Latest News and Commentary: National

December 24, 2021
By Sarah Bahr
New York Times

Excerpt: In the summer of 2020, shortly after the murder of George Floyd, Kelly Latimore, a white artist who grew up surrounded by images of a white Jesus, decided to make a course correction. He’d paint the Virgin Mary and Jesus with gold halos encircling their heads — and both would be Black. Also, his image of Jesus would resemble Floyd, a Black man who had been killed by a white police officer in Minneapolis.

The painting, titled “Mama,” attracted little notice in February after a copy was installed at the law school of the Catholic University of America in Washington. But in November, The Daily Signal, a conservative website, published an article about the work and about the university’s recently published report on diversity and inclusion, and students created a petition calling for its removal. That month, the painting was stolen.

December 23, 2021
By Jeffrey Sachs
PEN America

Excerpt: Last week, Florida Governor Ron DeSantis introduced the Stop W.O.K.E Act, a bill he says would allow parents to sue school districts that teach “critical race theory” and, if they win, to recoup legal costs. Critics warn that this private right of action, similar to one contained in Texas’s controversial anti-abortion law, marks a new front in the education culture war and will drown school districts in costly litigation.

Nothing about it is new. PEN America has been closely tracking these educational gag orders which prohibit teachers from discussing certain topics related to race, sex, and American history in the classroom. Sixty-six have been introduced so far in 2021, and not counting Florida’s bill, nine include a private right of action. Two of these nine bills have died, but six are either pending or have been prefiled for the 2022 legislative session and one has become law.

December 23, 2021
By Sophie Corso
The College Fix

Excerpt: Officials at Purdue University had two students arrested and turned over to the county for criminal prosecution after they hung up posters criticizing an administrator for his handling of sexual assault allegations.

Students Allison Vaglica (pictured) and Richard Lu were booked by the public university’s police department and turned over to Tippecanoe County, according to police reports recently obtained by The College Fix.

There has not been a court date set as of December 22, according to a docket search of the county court system

December 22, 2021
By Corey Friedman
The Wilson Times

Excerpt: School boards, superintendents and principals in the Garden State are on notice: No more censorship thinly disguised as teaching. New Jersey became the 15th state to enact New Voices legislation on Tuesday, when Gov. Phil Murphy signed Senate Bill 108 into law. High school student journalists now have the right to report the news without administrative interference.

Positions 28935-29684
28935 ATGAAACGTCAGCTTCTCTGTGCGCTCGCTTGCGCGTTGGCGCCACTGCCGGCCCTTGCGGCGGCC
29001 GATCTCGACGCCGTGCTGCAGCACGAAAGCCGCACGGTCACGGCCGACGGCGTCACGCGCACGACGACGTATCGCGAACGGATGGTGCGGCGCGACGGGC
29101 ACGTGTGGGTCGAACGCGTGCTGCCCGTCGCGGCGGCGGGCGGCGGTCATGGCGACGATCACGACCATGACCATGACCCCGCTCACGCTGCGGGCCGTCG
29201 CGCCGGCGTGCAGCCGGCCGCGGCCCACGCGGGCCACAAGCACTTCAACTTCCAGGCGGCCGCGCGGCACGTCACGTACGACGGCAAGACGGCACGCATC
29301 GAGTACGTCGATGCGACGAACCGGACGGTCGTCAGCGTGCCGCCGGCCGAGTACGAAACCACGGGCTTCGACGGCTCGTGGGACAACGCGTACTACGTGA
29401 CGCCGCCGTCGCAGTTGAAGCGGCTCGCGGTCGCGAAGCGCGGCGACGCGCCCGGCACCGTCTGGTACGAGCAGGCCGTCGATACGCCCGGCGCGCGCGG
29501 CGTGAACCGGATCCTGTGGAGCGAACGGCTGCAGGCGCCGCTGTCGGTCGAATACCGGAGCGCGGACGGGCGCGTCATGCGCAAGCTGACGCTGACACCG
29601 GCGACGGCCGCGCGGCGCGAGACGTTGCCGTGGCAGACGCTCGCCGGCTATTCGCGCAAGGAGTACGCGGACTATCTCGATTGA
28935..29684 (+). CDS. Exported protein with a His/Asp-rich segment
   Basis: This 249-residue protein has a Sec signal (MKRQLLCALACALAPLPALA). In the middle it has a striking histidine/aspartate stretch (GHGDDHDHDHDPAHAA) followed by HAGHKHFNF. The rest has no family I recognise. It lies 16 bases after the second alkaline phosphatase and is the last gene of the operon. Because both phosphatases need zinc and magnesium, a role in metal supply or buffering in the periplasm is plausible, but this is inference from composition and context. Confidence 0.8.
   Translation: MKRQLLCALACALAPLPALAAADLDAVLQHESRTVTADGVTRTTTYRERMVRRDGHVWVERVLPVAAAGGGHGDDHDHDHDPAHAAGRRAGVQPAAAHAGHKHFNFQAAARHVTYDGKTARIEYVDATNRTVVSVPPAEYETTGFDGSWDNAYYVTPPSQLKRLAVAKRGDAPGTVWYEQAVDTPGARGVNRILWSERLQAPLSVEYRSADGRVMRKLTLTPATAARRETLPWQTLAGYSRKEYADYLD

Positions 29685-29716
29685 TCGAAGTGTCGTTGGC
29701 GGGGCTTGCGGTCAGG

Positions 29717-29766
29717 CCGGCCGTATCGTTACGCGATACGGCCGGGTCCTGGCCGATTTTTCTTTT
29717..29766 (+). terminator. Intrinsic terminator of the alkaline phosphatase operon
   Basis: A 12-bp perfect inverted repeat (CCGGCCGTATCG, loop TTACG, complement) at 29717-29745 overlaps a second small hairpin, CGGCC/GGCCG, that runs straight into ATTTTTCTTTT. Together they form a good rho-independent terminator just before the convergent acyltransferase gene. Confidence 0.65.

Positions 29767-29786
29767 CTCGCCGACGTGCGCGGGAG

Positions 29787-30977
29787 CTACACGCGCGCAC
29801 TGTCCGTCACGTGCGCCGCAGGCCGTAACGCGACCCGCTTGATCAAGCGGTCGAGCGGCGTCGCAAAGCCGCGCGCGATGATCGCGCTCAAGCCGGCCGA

The victory for free speech and press freedom didn’t come easily. State lawmakers first introduced a New Voices bill in December 2015 following two censorship controversies — one school removed a newspaper adviser who stood up for his students and another tried to block the publication of an investigative story on the district superintendent’s alleged misconduct. Such shenanigans are now against the law in New Jersey, but unless you live in Arkansas, California, Colorado, Illinois, Iowa, Kansas, Maryland, Massachusetts, Nevada, North Dakota, Oregon, Rhode Island, Vermont or Washington, they can happen anytime at your local high school.

December 21, 2021
By Angela Morabito
Campus Reform

Excerpt: Speech First, a group that advocates for college students’ First Amendment rights, has joined with Southeastern Legal Foundation to ask the Supreme Court to end race discrimination in college admissions. The two organizations jointly filed an amicus brief in the case of Students for Fair Admissions v. University of North Carolina (SFFA v. UNC). They write, “The Court should vindicate the cause of free speech on campus by abandoning the theory that racial discrimination is worth tolerating in higher education because it supposedly advances First Amendment goals.”

As Campus Reform has reported, a federal court in North Carolina ruled in October that UNC is permitted to continue using race as a factor in admissions. Students for Fair Admissions appealed the ruling, though the Supreme Court has not yet said whether it will take up the case.


December 21, 2021
By Brianna Calix
Fresno Bee

Excerpt: A former medical student is seeking a public apology and to be reinstated as a student at California Health Sciences University in Clovis in a lawsuit that alleges the school violated his First Amendment rights over racist and discriminatory comments he made. Nicholas Sciaroni, a Fresno native who served in the U.S. Army, made the allegations in a lawsuit filed Dec. 13 in Fresno County Superior Court. Sciaroni formerly attended Fresno State, where he helped revive the campus Turning Point club.